1911 Encyclopædia Britannica/Bracton, Henry de
BRACTON, HENRY DE (d. 1268), English judge and writer on English law. His real name was Bratton, and in all probability he derived it either from Bratton Fleming or from Bratton Clovelly, both of them villages in Devonshire. It is only after his death that his name appears as “Bracton.” He seems to have entered the king's service as a clerk under the patronage of William Raleigh, who after long service as a royal justice died bishop of Winchester in 1250. Bracton begins to appear as a justice in 1245, and from 1248 until his death in 1268 he was steadily employed as a justice of assize in the south-western counties, especially Somerset, Devon and Cornwall. During the earlier part of this period he was also sitting as a judge in the king's central court, and was there hearing those pleas which “followed the king”; in other words, he was a member of that section of the central tribunal which was soon to be distinguished as the king's bench. From this position he retired or was dismissed in or about the year 1257, shortly before the meeting of the Mad Parliament at Oxford in 1258. Whether his disappearance is to be connected with the political events of this turbulent time is uncertain. He continued to take the assizes in the south-west, and in 1267 he was a member of a commission of prelates, barons and judges appointed to hear the complaints of the disinherited partisans of Simon de Montfort. In 1259 he became rector of Combe-in-Teignhead, in 1261 rector of Barnstaple, in 1264 archdeacon of Barnstaple, and, having resigned the archdeaconry, chancellor of Exeter cathedral; he also held a prebend in the collegiate church at Bosham. Already in 1245 he enjoyed a dispensation enabling him to hold three ecclesiastical benefices. He died in 1268 and was buried in the nave of Exeter cathedral, and a chantry for his soul was endowed out of the revenues of the manor of Thorverton.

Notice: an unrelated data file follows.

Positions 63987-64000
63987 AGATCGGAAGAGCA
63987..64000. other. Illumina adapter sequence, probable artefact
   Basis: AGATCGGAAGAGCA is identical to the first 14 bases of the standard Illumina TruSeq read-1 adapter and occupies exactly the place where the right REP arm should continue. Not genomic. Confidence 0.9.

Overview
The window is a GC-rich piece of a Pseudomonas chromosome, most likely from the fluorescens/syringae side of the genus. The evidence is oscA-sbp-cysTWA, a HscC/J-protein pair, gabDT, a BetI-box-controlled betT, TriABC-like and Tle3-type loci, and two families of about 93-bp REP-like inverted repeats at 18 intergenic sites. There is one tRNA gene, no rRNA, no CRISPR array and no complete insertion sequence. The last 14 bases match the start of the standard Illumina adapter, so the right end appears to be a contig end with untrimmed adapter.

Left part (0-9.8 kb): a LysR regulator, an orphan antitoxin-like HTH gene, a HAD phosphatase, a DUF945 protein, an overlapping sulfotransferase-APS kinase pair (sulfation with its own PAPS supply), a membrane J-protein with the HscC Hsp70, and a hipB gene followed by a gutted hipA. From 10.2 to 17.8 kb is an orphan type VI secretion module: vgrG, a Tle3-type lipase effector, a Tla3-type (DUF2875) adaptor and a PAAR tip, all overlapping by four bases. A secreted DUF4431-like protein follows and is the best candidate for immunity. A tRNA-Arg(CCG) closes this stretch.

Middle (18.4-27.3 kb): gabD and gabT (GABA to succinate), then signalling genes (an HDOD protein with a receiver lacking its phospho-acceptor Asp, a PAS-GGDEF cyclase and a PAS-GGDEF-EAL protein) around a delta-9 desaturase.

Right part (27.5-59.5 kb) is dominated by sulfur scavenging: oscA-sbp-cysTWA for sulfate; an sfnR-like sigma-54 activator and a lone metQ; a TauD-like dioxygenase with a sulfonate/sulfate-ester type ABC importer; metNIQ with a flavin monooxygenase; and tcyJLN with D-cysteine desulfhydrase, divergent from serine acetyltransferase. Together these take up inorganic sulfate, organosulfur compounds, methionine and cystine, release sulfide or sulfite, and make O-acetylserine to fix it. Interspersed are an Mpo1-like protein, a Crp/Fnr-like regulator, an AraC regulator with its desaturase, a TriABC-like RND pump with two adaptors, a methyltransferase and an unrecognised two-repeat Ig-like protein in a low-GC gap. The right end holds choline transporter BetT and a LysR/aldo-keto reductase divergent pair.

His fame is due to a treatise on the laws and customs of England which is sufficiently described elsewhere (see English Law). The main part of it seems to have been compiled between 1250 and 1256; but apparently it is an unfinished work. This may be due to the fact that when he ceased to be a member of the king's central court Bracton was ordered to surrender certain judicial records which he had been using as raw material. Even though it be unfinished his book is incomparably the best work produced by any English lawyer in the middle ages.
text was reprinted in 1640. An edition (1878 – 1883) with English translation was included in the Rolls Series. Manuscript copies are numerous, and a critical edition is a desideratum. See Bracton's Note-Book (ed. Maitland, 1887); Bracton and Azo (Selden Society,1895).
(F. W. M.)